Mitt Romney's speech on religion was inspiring and confusing ("Church and state: Enlightening views," Dec. 11). His message about the commonality of belief was lofty and stirring, and I applaud him for it. But he coupled that message with a claim that religion should have a place in public life, and that he endeavors to live by, and will be true to, his beliefs.
If Romney is going to be true to his faith, and if religion should play a role in public affairs, then how, at the same time, can he tell us that his faith will be distinct from his presidential decision-making? Faith should play a vital role in a person's conduct. Mine does. The separation of church and state prevents the imposition of religion, but it does not, and should not, prevent public servants from relying on their religious views for guidance.
A candidate's adherence to Mormonism or any other religion, in itself, should never matter. But the way that religious heritage, any heritage, informs a candidate's views does matter.
Guy S. Michael
The last vestige of publicly sanctioned bigotry in the United States was exemplified by Mitt Romney in his speech in Texas (Inquirer, Dec. 11) when he railed against the "secularists" and everyone cheered. Just substitute blacks, Jews, gays, Catholics, Muslims, women, you name it, for secularists and see if everyone is still as enthusiastic about it.
Mitt Romney's "Faith in America" address rightly emphasized our American ideal of tolerance for all religions (Inquirer, Dec. 11). It is unfortunate, however, that he didn't acknowledge that freedom of religion in our country also extends to those who are agnostics or atheists.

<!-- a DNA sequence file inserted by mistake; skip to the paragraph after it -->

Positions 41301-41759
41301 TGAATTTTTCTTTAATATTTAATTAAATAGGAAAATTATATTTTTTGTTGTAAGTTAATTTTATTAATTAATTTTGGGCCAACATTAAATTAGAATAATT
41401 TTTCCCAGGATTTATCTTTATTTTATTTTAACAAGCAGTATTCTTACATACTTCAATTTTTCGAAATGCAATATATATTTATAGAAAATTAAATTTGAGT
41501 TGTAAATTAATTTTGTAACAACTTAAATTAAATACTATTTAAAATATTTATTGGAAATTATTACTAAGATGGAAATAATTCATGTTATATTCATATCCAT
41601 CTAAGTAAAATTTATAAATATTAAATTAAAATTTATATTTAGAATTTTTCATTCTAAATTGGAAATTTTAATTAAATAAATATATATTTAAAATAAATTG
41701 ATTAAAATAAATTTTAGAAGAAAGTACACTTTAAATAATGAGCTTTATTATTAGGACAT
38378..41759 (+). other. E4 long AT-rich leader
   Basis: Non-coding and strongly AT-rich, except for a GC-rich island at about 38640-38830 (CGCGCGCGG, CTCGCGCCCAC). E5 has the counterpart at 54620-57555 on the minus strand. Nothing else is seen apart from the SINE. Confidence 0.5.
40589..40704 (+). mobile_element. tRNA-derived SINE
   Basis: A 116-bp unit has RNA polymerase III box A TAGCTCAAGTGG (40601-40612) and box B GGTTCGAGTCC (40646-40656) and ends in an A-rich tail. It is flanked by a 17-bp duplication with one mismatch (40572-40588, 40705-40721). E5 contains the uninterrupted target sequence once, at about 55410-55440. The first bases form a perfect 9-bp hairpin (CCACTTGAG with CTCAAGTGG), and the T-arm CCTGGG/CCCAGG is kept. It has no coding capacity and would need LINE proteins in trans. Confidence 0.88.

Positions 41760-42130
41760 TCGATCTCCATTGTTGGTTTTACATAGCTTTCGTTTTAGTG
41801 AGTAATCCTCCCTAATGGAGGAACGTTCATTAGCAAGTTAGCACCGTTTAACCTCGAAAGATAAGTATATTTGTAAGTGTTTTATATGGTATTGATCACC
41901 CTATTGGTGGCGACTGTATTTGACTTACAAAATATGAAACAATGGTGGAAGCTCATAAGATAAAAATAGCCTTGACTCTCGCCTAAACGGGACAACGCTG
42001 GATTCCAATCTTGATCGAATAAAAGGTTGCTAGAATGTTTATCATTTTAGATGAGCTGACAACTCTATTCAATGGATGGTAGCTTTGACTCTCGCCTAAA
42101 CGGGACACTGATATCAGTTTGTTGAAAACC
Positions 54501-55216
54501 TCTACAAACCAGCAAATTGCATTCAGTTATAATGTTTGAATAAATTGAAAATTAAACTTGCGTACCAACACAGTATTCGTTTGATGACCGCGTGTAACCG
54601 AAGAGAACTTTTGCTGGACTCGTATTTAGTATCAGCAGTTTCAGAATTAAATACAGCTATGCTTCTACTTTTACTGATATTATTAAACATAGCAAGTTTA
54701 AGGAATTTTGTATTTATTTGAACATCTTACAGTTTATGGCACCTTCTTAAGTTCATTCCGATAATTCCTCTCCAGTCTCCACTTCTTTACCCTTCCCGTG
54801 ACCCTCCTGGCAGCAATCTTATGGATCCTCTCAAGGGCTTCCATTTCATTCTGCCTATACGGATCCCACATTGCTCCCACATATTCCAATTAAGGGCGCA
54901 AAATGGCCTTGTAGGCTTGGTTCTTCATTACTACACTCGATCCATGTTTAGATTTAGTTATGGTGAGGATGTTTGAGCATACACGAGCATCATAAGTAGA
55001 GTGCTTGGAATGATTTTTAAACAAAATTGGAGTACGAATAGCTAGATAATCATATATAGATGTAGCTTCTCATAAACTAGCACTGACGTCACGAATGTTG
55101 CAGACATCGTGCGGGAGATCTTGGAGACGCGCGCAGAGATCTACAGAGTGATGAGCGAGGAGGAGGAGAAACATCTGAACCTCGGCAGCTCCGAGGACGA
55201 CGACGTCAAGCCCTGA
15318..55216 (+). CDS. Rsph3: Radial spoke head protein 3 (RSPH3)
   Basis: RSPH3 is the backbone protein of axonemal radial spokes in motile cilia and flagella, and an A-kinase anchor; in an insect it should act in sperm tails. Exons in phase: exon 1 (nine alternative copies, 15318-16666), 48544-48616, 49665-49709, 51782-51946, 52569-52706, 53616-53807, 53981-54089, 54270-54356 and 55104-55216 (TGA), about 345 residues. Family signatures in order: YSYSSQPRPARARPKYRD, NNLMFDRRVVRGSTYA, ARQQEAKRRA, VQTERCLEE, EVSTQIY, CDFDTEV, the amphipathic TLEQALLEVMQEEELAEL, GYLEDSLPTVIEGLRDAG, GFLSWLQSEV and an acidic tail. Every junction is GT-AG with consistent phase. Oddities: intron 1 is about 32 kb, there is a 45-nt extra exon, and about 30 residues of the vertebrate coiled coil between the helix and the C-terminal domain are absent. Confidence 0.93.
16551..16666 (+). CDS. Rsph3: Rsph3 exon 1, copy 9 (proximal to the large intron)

Romney states, "Freedom opens the windows of the soul so that man can discover his most profound beliefs and commune with God." Yet, to many of us, such statements ring hollow. To us, there is not, or may not be, any God on the other side of that window.
Atheists and agnostics can live with that absence and still be moral, patriotic, and tolerant Americans. It is too bad that to Romney - and many of the other candidates - we seem to be invisible.
Mike Huckabee, the new darling of the so-called Christian conservatives, advocated quarantining HIV-infected individuals in the early 1990s, despite overwhelming scientific evidence that the disease was not spread by casual contact ("Huckabee stands by AIDS statement," Dec. 10).
Rather than exemplifying the core Christian value of compassion, Huckabee's position is disturbingly similar to fascism's use of concentration camps to isolate those they believed "infected" the purity of their society.
It is shocking enough that a candidate for the presidency can endorse such ideas, but it is perhaps equally shocking that none of Huckabee's opponents rushed to condemn this position.
Joseph A. Micucci
Why can't media give the Democrats a break ("Congress: Nothing, or worse," Dec. 7)? The Dems have come up with a number of pieces of legislation only to have them knocked down by a Congress loaded with Republicans or vetoed by President Bush. What are the Dems supposed to do?